Advanced Chemistry System – code: 7610.01

Advanced Chemistry System

Code: 7610.01

The perfect complement for the General Chemistry System

The Advanced Chemistry System was designed to enhance the potential of the General Chemistry System.

Used alongside the General Chemistry System, the Advanced Chemistry system allows users to perform all the experiments described in the Manuals and discover even more chemical reactions and laboratory analysis techniques. In only a few minutes students or teachers can set up several different organic, inorganic and analytic chemistry experiments.
The experiments included in the Instruction Manual allow users to perform over 90 experiments in association with the equipment in the General Chemistry System.

Size: 75x55x20 cm
Weight: approx. 8.5 kg
Packing: durable aluminium carry case with foam inserts

Equipment Suggested
RED pH Meter (code 4840.13)
Tripod Stand (code 4830.46)


  • Iron stand with universal clamps
  • Round flasks with joints
  • Liebig condenser with joints
  • Distillation head
  • Distillation tail – vacuum adapter
  • Conical vacuum flask
  • Water jet vacuum pump
  • Tubing
  • Jointed glassware clamps
  • Mini Magnetic stirrer
  • Magnetic teflonated anchors
  • Hand-held pH meter
  • Combined single pH electrode
  • Burette clamp
  • Glassware grease
  • Pipettes of various capacities with three-way
  • Rubber pump


  • Gravity filtration
  • Vacuum filtration
  • Solvent and Solute Separation
  • Extraction with solvent
  • Recrystallization
  • Boiling Point
  • Solubility and miscibility
  • Polarity of solvents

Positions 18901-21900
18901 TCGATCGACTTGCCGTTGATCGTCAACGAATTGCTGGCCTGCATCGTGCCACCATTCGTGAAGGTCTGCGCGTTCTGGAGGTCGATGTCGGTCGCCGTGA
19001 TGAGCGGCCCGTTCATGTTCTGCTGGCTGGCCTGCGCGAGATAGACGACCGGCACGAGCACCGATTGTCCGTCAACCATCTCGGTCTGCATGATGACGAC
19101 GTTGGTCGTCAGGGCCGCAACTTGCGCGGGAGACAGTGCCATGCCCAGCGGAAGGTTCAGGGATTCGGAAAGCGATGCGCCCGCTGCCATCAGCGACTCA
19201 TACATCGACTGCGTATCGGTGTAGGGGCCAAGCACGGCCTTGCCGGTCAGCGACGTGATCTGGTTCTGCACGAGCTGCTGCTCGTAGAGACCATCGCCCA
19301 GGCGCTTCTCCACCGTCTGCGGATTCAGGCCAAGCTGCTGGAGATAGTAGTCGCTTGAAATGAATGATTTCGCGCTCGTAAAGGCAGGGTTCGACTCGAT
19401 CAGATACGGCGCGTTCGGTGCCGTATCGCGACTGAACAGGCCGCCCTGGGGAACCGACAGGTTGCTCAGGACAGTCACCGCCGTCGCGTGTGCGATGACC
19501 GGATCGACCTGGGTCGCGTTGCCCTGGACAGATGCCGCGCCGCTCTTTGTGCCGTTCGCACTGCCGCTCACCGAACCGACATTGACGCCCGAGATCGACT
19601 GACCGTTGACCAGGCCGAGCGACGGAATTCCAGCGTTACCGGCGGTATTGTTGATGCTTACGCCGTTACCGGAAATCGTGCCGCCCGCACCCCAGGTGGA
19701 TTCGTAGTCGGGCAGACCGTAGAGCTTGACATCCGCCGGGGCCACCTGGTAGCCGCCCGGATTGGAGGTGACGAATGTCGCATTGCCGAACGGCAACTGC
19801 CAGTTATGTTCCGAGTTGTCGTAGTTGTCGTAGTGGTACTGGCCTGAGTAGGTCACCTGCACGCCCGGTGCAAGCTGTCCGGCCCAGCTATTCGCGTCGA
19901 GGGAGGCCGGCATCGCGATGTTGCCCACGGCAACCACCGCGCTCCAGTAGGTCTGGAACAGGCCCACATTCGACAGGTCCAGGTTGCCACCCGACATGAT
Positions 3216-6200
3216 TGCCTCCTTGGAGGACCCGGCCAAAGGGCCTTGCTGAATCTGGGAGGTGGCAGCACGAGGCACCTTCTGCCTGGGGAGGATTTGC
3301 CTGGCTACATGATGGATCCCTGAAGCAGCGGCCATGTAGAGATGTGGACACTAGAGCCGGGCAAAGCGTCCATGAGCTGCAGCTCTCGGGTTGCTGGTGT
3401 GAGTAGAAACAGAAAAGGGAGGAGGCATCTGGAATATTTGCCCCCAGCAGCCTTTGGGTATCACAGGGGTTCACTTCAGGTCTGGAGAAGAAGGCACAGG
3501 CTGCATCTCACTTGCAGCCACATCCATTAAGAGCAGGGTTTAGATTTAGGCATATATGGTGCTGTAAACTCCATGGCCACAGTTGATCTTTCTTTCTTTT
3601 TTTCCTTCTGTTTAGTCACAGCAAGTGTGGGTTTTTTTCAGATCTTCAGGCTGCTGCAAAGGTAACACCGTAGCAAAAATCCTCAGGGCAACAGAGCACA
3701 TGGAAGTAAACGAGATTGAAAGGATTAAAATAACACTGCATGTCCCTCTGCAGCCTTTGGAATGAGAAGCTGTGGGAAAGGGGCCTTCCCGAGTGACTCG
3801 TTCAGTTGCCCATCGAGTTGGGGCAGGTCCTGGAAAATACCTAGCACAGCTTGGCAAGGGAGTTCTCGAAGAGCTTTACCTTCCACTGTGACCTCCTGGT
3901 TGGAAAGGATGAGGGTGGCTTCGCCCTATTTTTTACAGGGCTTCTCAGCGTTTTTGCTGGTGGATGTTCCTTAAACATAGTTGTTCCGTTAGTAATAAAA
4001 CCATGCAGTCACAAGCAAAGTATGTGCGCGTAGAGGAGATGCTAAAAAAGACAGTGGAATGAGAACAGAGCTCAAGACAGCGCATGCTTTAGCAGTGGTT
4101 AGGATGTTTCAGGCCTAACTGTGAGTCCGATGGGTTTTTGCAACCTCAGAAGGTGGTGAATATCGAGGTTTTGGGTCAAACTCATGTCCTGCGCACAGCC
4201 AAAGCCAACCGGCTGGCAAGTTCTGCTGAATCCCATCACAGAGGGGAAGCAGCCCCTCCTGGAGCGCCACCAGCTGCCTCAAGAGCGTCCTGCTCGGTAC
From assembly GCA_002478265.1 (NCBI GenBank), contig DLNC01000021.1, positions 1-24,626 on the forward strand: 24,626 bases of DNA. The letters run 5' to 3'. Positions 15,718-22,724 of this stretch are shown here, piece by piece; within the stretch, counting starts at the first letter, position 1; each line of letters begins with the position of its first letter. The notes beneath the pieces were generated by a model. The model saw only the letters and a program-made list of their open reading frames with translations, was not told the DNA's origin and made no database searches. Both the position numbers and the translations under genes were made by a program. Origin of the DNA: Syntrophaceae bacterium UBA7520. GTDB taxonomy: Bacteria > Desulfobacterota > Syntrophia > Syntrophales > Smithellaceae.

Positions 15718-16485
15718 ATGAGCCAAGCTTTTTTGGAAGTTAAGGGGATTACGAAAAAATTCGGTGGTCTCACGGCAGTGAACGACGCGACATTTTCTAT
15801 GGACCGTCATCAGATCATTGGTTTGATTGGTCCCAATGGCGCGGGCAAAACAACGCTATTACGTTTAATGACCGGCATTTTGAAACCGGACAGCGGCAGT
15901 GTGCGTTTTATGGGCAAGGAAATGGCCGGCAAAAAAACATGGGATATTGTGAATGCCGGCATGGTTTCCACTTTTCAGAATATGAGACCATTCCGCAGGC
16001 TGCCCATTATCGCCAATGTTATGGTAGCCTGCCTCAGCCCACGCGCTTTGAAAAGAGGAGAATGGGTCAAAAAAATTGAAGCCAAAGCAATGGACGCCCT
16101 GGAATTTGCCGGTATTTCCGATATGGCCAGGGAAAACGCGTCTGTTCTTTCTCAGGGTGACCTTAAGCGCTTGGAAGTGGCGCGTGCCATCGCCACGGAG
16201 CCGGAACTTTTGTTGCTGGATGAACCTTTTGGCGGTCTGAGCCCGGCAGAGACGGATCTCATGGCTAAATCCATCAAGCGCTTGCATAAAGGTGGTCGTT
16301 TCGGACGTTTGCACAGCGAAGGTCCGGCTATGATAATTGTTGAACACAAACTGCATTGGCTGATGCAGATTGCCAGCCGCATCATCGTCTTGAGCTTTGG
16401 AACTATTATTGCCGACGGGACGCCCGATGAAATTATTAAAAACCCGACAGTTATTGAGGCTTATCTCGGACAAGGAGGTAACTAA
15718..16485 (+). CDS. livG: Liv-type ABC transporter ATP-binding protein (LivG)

• Brönsted’s Acids and Bases
  • pH of Strong Acids and Bases
  • pH of Weak Acids
  • A natural pH indicator
  • Metals with Acids
  • Acid Base Titration
  • Plotting a Titration Curve
  • Weak Acid and Strong Base Titration
  • Thermometric Tritation
  • Redox Reactions I
  • Redox Reactions II
  • Iron Oxidation States
  • A double Exchange Reactions
  • Molar Volume of a Gas
  • Preparing a Standard Solution
  • Investigating Hardness of water
  • Determining Hardness of Water
  • Vitamin C in Fruit Drinks
  • Chromatography
  • Distillation of an Azeotropic Mixtures
  • Vacuum Distillation
  • Crystallization of Benzoic Acid
  • Analysis of an Aspirin Tablet


  • Purification techniques:
    • Gravity filtration
    • Vacuum filtration
  • Chromatography
  • Room pressure and reduced pressure 
  • Crystallization
  • Chemical and physical properties and analysis
  • Boiling point
  • Polarity of solvents
  • Brönsted acids and bases
  • Strong and weak acids
  • pH indicators
  • Double exchange reactions
  • Redox reactions
  • Acids and metals
  • Oxidation states of metals
  • Transition elements
  • Titration curves
  • Analysis of water
  • Analysis of food
  • Organic chemistry experiments
EXAMPLE OF USE: Plotting a Titration Curve

This experiment allows students to study the progression of a titration of a strong acid with a strong base. Titration is a technique used to discover the concentration of a solution. In a titration, the test substance (the analyte) reacts with a reagent added as a solution of known concentration. The volume of titrant required to completely react with the analyte is measured. The end point of a titration can be detected instrumentally using a pH meter, in the case of an acid-base titration, or by exploiting the electric properties of the solutions. A chemical indicator, which changes colour in basic or acidic environments, is usually added to the analyte to indicate the turning point. It is possible to observe the progression of a titration, such as the neutralization of a strong acid with a strong base, by recording the pH values as titrant is added and then plotting these values on a graph. The curve is shown by joining the points drawn on the graph. This experiment also introduces students to computer analysis of data.